Roberts was at a crucible in his football career, and he chose to work hard in the weight room and the classroom to get things back on track. He became a team leader and a favorite of the coaching staff once he was back on track.

     

    Chances of Making Final Roster: Low

    His size (6'6" 305 lbs) and natural athleticism make him a great fit for the practice squad. His technique is sound in pass protection, and Roberts has a quick kick-step to set up smoothly against pass-rushers.

OG/C Dillon Day, Mississippi State

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    Phelan M. Ebenhack/Associated Press

    Day started most of the games in his college career (46 of 51) at Mississippi State. He can play center or guard at the pro level, and that will help his chances of latching on with the Broncos.

    At 6’3”, 301 pounds, Day shows plenty of lateral agility after the snap. He’s a tough player who isn’t afraid to mix things up in the trenches. He plays with high football intelligence and can consistently anticipate stunts and twists by opponents.

     

    Chances of Making Final Roster: Low/Medium

    The offensive line is packed with talent. Many offensive linemen are going to be hard-pressed to make the team, and perhaps Day could join the practice squad.

OT Connor Rains, Wyoming

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    Duane Burleson/Getty Images

    Rains came to Wyoming after two seasons at American River Community College in California. He stepped in to start at right tackle for the Cowboys and was one of the biggest players at his position in the Mountain West Conference.

    At 6’6”, 328 pounds, Rains has the size to stand strong on the edge. He can power his man out of the way as a run-blocker with ease. Rains will need to prove himself in pass protection—especially against better edge-rushers than he saw in the Mountain West—but he does work hard on his technique and footwork as a tackle.

     

    Chances of Making Final Roster: Low/Medium

    Rains has a better shot to make this team than some would think. He’s huge, smart and coachable—all traits that could help him get on the 53-man roster.

WR Jordan Taylor, Rice

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    Gregory Payan/Associated Press

    A former high school quarterback, Jordan Taylor turned into a productive and consistent receiver in college at Rice. He had three 50-catch seasons for the Owls with 57 in 2012, 55 in 2013 and 54 in 2014. Taylor also chipped in with 20 receiving touchdowns.

    He ran a 4.52 40-yard dash at his pro day earlier this year. He’s a big receiver, measuring in at 6’4”, 209 pounds and can fly down the field. Taylor does a good job of tracking deep passes over his shoulder, but he’s also unafraid when running routes over the middle of the field.

     

    Chances of Making Final Roster: Low/Medium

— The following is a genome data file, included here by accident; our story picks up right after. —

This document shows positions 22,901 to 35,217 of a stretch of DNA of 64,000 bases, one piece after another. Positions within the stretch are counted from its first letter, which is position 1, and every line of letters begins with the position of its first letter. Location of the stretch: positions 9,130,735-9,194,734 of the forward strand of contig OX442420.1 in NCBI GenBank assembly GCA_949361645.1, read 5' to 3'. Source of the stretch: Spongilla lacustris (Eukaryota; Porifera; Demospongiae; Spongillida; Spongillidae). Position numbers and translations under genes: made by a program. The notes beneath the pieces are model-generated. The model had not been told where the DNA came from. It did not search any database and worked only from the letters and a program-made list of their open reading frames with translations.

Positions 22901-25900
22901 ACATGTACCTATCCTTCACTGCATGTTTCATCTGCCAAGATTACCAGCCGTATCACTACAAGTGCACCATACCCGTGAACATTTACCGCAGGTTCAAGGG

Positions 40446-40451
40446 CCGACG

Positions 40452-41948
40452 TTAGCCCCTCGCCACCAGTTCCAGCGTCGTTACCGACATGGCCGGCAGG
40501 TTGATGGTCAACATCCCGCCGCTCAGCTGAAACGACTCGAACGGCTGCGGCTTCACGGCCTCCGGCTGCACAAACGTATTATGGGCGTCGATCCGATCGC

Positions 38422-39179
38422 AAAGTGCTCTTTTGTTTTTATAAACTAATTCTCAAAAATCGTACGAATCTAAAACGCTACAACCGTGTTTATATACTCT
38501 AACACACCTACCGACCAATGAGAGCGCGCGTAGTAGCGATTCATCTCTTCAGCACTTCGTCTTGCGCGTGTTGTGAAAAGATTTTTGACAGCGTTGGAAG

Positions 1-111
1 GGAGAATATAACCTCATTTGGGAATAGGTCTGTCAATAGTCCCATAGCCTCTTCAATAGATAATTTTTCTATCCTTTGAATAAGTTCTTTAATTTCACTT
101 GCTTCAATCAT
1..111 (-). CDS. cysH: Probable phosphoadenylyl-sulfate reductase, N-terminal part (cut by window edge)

Taylor knows how to find the soft spot in a zone, and he will come back to the football when a pass is incoming. He can move the chains or attack a defense deep. It will be difficult to crack the final roster at the wide receiver position, but Taylor might be able to do it.

DE Josh Watson, Clemson

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    Gerry Broome/Associated Press

    A player to keep an eye on from this group is Josh Watson. At the Clemson pro day, Watson ran a 4.98 40-yard dash and bench-pressed 225 pounds 38 times. He measures fast and strong, and those attributes show up on film as he was a disruptive player in college.

    Watson has violent striking hands and can jar blockers with his strength and quickness out of his stance. He does a good job of bursting around the corner, and he can bend around the edge against larger tackles.

     

    Chances of Making Final Roster: Medium

    His athleticism and ability to create interior pressure make him an intriguing prospect for the Broncos. While not an edge-setting defensive end, Watson can bring heat from the outside and has the measurables to stick at least on the practice squad as a developmental prospect.

LB Zaire Anderson, Nebraska

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    Nati Harnik/Associated Press

    This is arguably the best addition the Broncos had after the draft. Zaire Anderson led the Nebraska Cornhuskers in tackles this past season with 103 stops—77 of those in conference play.

    Anderson is a playmaker with the nose for the ball. He led the team in fumbles caused (three) and fumble recoveries (two) and also ranked second in tackles for loss (13). He added five pass breakups and a pair of sacks in 2014. Anderson’s play helped the Cornhuskers rank among the top defenses in the FBS in opponent completion percentage, pass efficiency defense and third-down defense.

     

    Chances of Making Final Roster: High

    This team has a ton of athletic linebackers already on the roster. Anderson is going to have to stand out in training camp in order to make the final roster. With his work ethic, high football intelligence and disruptive playing style, he could do just that.

     

    All quotes and injury/practice observations obtained firsthand. Record/statistical information provided via the Broncos' media department unless otherwise noted.

    Contract and salary-cap information provided by Spotrac. Transaction history provided by Pro Sports Transactions. Draft grades provided by NFLDraftScout.com.